Extra contractors hired to tackle potholes in the county

Potholes in the county (Photo Simon Finlay)

By Local Democracy Reporter Simon Finlay

Six more contractors have been hired to tackle the county’s pothole crisis in a race against time before winter arrives.

Kent County Council (KCC), which is responsible for looking after highways, is using £6m in additional government funding to tackle crumbling roads.

The repair list is so long this year, the authority has conceded it could take until the autumn to get through them.

Potholes happen mainly during winter when cold and wet weather causes the road surface to break up and is made worse by heavy traffic.

After last winter’s prolonged spells of rain and frost, there was a five-fold increase in reports.

Deteriorated highways can damage vehicles, cause punctures and even contribute to accidents.

KCC has failed to meet its own 28 day target to deal with pothole reports.

KCC highways boss, Cllr David Brazier said recently: “It’s a big issue for people – it’s perfectly understandable. Potholes damage cars, they are unsightly and make the roads appear uncared for.”

KCC’s Local Transport Plan recently acknowledged that due to financial restraints “our highways assets are in a phase of managed decline”.

The plan, released last month, stated: “The rate of highway asset deterioration has far exceeded the rate of investment. As a result, the value of the backlog of maintenance works needed for our managed road network has been increasing.”

A KCC statement said: “KCC received an additional £6m in government funding to ensure potholes and safety critical defects can be repaired as soon as possible.

“This means the total investment in road and footway maintenance repairs and resurfacing this financial year is expected to be in the order of £50 million.

“This work has been going on since winter when Kent’s roads were battered with wintry and icy conditions, and will continue throughout the summer autumn months.

“Six additional contractors have been appointed by KCC to ensure the required resources are on hand to successfully deliver the level of repair needed over this short period of time.”

Cllr Brazier added: “We know how disruptive and frustrating it is for the travelling public when potholes are left untreated.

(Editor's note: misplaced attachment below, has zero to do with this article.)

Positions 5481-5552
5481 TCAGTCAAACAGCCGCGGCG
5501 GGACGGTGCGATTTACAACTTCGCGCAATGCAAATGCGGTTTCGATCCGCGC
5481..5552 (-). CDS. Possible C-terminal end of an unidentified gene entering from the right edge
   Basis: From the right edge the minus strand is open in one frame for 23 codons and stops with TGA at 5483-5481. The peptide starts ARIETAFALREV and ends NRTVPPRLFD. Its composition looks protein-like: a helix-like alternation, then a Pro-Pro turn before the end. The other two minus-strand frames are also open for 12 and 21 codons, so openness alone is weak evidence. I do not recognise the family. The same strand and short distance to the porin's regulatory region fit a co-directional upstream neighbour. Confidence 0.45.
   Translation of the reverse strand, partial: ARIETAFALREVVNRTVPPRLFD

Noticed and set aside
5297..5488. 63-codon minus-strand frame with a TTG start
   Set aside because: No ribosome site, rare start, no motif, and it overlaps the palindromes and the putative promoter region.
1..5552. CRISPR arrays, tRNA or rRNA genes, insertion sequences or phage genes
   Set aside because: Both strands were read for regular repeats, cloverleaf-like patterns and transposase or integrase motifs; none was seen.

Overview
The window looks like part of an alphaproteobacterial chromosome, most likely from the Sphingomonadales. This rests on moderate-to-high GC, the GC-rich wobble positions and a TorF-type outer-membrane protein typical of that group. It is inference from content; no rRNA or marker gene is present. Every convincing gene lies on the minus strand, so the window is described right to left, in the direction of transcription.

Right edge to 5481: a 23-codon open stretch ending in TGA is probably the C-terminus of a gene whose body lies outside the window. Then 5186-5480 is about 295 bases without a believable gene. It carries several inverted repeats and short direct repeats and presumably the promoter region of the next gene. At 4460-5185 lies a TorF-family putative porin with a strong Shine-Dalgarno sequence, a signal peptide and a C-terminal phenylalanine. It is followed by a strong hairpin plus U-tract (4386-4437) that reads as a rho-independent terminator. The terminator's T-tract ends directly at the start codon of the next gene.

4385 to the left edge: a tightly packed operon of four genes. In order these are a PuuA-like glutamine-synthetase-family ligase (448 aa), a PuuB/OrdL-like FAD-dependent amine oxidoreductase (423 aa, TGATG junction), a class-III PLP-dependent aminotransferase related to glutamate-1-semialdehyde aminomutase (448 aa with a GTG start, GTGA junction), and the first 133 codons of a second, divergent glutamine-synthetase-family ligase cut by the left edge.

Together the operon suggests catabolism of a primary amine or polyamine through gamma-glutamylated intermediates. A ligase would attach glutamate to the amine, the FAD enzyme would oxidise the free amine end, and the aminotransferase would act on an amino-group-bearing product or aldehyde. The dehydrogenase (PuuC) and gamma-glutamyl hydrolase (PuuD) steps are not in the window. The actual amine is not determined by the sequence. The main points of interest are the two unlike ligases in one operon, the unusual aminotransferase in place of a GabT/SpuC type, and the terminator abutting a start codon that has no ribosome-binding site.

“This additional investment is allowing us to work faster and smarter to ensure the travelling public in Kent continue to be safe in moving around the county.

“Our road workers are on the front line every day, working hard to ensure we repair all faults that we are made aware of as we work to win the battle against potholes.”

KCC’s highway stewards prioritise reports of damage received from members of the public, as well as those picked up in its own routine inspections.


  1. A total scandal. Can we get a list of areas being done? I would like to nominate StPeters in Thanet as one that needs lots of urgent repairs.

  2. All very well, but what about the pavements? So often these have been neglected for decades, while yet again motorists are given priority.

  3. If you are disabled it is safer to walk on the road as the pavements are so bad, unless of course you get knocked down by a car.

  4. Ditto the above, I had no idea how bad the pavements were until I was forced to get off my bike and use a mobility scooter! Try a scooter along Margate Road from the viaduct, to at least Pysons Road, its an obstacle course, and Boundary Road is no better! Six million pounds that won’t go far! Third world countries would be ashamed to have roads and pavements like ours!

  5. Heavier vehicles cause pot holes, makes sense so start charging electric vehicles road tax equivalently to other vehicles as they are generally 2 times heavier than petrol/ diesel.
    Would be fair as twice the wait twice the damage.

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